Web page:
This teaser was marketing a company that would be the "Next Tenecent."

The company is MercadoLibre and Steve claimed this business is an "ecosystem based business."

Essentially a company where customers don't want to leave and everyone pretty much gets on board with.

Think Facebook for social media.

It's an ecommerce platform that operates out of Latin America.

Here's how it's performed since the recommendation:


Talk about a winning stock pick.. anyone that invested in Mercadolibre when Steve recommended has seen MASSIVE returns.

Put this one in the win pile.

Tencent and Euronet Worldwide In May 2017

In this teaser Steve hinted at a couple mobile payment companies that could make you 5 times your money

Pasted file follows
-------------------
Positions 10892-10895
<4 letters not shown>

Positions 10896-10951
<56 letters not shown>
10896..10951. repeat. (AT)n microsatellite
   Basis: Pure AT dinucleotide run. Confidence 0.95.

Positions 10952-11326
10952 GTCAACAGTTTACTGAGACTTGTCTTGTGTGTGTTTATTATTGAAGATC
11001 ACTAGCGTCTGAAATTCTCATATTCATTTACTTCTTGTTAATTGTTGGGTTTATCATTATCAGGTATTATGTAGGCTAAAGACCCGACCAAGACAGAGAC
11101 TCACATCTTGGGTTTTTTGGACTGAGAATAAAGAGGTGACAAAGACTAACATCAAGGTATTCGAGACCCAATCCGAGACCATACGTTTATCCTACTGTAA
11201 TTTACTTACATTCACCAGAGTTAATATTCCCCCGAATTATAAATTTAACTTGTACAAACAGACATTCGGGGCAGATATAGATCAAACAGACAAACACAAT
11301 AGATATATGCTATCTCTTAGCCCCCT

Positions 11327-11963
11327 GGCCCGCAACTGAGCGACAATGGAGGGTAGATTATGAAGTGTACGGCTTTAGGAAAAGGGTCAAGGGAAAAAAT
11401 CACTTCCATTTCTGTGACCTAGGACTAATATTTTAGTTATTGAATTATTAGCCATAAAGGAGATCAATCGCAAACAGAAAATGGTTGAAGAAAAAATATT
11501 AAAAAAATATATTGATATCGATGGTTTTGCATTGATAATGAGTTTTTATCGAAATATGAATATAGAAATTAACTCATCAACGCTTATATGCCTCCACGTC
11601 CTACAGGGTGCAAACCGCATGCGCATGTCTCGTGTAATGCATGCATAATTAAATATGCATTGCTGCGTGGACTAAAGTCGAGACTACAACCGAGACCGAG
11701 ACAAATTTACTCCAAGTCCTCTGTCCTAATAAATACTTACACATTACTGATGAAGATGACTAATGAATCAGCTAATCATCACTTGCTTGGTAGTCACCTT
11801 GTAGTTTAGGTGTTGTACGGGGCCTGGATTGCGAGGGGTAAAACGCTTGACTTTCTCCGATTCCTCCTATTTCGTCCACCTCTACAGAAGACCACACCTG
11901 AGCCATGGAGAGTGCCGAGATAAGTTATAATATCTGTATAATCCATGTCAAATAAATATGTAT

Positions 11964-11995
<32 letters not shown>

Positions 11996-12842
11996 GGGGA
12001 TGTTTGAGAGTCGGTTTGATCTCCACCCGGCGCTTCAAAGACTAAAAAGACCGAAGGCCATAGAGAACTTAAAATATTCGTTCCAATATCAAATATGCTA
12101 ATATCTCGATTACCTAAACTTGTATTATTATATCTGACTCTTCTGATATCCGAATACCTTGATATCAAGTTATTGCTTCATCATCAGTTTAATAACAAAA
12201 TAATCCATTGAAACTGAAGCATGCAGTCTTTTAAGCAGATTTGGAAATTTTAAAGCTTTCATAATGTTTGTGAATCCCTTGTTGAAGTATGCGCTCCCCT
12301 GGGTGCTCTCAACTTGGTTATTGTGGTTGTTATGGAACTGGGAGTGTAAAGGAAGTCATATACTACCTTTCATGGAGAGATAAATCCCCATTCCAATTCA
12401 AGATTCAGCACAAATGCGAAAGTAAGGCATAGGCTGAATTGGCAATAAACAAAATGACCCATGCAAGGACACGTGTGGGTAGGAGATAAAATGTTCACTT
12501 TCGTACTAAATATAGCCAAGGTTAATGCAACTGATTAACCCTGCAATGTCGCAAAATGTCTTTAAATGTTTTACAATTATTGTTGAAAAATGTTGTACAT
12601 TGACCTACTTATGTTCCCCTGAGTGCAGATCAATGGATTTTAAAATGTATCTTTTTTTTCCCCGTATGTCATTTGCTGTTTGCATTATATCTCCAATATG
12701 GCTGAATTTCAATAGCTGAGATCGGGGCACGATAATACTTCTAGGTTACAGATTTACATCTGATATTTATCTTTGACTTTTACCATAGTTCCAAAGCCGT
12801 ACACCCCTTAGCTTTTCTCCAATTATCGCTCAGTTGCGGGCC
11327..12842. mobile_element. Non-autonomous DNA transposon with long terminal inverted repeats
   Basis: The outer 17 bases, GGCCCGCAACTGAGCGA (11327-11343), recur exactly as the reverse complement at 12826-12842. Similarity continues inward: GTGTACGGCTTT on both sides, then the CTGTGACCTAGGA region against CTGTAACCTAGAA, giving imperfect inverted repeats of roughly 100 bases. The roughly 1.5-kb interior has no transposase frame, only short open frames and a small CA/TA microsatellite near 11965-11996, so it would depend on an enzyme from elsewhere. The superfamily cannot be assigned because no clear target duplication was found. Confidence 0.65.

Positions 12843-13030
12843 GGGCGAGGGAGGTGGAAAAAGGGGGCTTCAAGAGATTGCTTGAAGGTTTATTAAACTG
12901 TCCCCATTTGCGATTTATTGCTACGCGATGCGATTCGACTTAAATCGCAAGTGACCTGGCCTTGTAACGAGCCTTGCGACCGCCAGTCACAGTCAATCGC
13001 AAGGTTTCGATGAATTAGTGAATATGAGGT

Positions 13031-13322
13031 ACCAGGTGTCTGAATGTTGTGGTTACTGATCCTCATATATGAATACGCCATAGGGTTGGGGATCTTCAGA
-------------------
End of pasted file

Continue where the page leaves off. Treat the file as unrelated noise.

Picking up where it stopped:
The companies were Tencent and Euronet Worldwide.

Tencent is a big Chinese internet firm that is sort of like Facebook.

Here's how the stock is doing:

The stock is up from the prediction and was up pretty big right before 2021.. it had nearly tripled at that point.

Here's how Euronet World performed:

This one pretty much doubled in the years after being recommended.

Steve Said NOT To Buy Bitcoin In 2013 And 2015

Steve ran an add for his service titled "America's #1 Cryptocurrency."

The campaign was very corny and just ended up being a pitch to buy gold.

In the teaser, Bitcoin was compared to websites and companies that crashed during the dot com bubble.

Let's take a look at how gold has compared to Bitcoin since 2013.

Gold has gone up and down since 2013 and is pretty much break even: